All over-65s with coronavirus symptoms are entitled to tests

All over-65s with coronavirus symptoms are entitled to tests

Anyone over the age of 65 who displays symptoms of coronavirus will be eligible to be tested, Matt Hancock has announced. The health secretary also stated that other members of their households will also be offered access to a test in the move.

He described the expansion of the testing criteria as a way to protect the most vulnerable in society and keep the population safe. Those living in care homes will also be offered tests, whether they are displaying symptoms or not.

Mr Hancock said: “So from now, we’re making testing available to all over-65s and their households with symptoms, and to all workers who would have to leave home in order to go to work and members of their households, again who have symptoms.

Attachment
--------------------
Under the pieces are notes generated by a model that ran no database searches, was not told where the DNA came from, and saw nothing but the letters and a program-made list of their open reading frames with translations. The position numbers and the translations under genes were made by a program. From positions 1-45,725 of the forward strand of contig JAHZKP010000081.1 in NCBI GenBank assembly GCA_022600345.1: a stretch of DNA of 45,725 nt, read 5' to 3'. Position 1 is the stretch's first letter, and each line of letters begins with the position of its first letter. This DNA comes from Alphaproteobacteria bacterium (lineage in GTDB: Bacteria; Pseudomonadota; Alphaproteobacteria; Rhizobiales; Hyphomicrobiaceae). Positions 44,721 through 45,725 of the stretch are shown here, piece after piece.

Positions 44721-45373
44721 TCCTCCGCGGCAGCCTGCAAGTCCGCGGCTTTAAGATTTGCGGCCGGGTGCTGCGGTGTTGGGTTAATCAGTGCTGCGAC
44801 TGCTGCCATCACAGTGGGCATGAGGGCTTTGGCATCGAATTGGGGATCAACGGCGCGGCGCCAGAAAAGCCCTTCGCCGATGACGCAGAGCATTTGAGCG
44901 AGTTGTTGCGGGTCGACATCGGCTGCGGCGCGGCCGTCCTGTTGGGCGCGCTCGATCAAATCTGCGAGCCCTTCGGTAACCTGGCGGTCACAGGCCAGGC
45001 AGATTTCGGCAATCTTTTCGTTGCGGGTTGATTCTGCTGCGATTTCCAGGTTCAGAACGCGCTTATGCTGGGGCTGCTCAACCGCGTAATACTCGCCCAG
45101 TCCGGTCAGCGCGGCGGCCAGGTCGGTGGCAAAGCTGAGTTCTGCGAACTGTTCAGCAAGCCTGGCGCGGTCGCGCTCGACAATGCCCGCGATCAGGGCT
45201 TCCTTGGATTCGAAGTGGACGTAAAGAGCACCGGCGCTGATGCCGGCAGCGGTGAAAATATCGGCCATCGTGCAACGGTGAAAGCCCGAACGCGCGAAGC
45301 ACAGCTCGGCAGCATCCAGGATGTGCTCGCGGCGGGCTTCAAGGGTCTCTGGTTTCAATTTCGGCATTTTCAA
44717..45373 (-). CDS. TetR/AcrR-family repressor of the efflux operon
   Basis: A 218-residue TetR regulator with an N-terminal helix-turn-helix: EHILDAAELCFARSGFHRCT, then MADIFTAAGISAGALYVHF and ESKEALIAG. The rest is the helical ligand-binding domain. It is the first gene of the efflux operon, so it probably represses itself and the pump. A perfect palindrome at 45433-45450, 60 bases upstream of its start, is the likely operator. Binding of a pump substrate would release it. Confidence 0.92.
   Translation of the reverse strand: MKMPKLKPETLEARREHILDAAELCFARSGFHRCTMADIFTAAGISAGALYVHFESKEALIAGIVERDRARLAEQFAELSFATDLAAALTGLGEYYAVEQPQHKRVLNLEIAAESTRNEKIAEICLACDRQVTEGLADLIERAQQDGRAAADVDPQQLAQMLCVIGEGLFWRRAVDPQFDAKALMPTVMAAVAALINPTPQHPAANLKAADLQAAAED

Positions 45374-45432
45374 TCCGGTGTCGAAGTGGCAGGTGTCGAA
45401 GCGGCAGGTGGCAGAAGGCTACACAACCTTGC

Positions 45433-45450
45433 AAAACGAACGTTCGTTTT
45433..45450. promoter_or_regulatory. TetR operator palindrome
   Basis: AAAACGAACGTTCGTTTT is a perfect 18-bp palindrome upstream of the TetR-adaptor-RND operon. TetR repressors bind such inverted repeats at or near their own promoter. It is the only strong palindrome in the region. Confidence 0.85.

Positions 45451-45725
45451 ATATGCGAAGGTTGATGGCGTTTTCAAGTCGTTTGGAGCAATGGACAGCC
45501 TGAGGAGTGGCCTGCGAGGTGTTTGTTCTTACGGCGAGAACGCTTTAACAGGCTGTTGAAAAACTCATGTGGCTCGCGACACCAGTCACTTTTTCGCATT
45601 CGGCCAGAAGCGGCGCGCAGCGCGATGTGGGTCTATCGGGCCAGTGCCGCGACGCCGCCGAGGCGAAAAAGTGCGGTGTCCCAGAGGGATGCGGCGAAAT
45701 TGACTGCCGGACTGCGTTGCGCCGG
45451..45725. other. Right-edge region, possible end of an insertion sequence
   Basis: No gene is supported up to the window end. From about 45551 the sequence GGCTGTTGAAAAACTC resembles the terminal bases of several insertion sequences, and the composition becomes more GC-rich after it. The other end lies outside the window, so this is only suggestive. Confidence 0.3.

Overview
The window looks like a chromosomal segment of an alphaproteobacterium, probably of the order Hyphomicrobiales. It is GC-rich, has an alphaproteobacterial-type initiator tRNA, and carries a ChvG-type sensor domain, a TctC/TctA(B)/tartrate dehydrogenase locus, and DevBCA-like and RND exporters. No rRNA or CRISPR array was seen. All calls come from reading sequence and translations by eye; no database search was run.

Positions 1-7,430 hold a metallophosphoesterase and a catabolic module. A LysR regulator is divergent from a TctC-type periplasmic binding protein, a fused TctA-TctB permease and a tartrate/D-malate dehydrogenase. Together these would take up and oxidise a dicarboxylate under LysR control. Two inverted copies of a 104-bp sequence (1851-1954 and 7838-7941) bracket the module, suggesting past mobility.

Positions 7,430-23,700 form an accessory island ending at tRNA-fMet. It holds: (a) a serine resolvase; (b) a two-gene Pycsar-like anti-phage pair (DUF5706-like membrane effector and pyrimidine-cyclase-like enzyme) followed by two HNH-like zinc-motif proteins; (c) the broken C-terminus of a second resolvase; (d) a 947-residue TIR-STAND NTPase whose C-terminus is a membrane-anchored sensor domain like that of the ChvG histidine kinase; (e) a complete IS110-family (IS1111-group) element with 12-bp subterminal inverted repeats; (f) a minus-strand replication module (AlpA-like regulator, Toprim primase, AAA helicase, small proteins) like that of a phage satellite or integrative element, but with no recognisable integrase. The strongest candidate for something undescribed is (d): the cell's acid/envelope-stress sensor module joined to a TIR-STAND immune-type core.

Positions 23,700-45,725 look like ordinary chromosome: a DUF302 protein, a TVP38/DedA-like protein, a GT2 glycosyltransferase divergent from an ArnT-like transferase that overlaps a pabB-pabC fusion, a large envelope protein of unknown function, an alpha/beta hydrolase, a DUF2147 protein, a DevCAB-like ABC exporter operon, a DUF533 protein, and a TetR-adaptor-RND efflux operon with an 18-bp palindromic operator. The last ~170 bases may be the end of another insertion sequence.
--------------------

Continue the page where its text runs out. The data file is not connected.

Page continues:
“The expansion of access to testing will protect the most vulnerable and help keep people safe, and it’s possible because we’ve expanded capacity for testing thus far.”

While the government had previously announced it had met its target of testing 100,000 people daily last Friday, it has since amended its figures. Prime minister Boris Johnson has now pledged to reach 200,000 tests a day by the end of May.

He added that once the new target was reached, his ambition was to go even higher. Back in March, Mr Johnson said the aim was to be testing 250,000 people a day for coronavirus, but did not put a timescale on the plans.

Elderly people are among the groups most at risk of contracting coronavirus and dying as a result. It’s important to know if an individual has the virus to understand how they should be treated and to minimise the risk of spreading it to other people.

Tests can be carried out by going to one of 48 drive-through sites that have been set up across the country. For those living in care homes it’s most likely to be more convenient to have a test sent out to them for home testing.

This involves taking a swab from inside the nose and the back of the throat, which can be done by a carer. Once the material has been collected, it is put inside the tube provided and then sent away to the lab to be tested. Results usually take between two and four days to come back.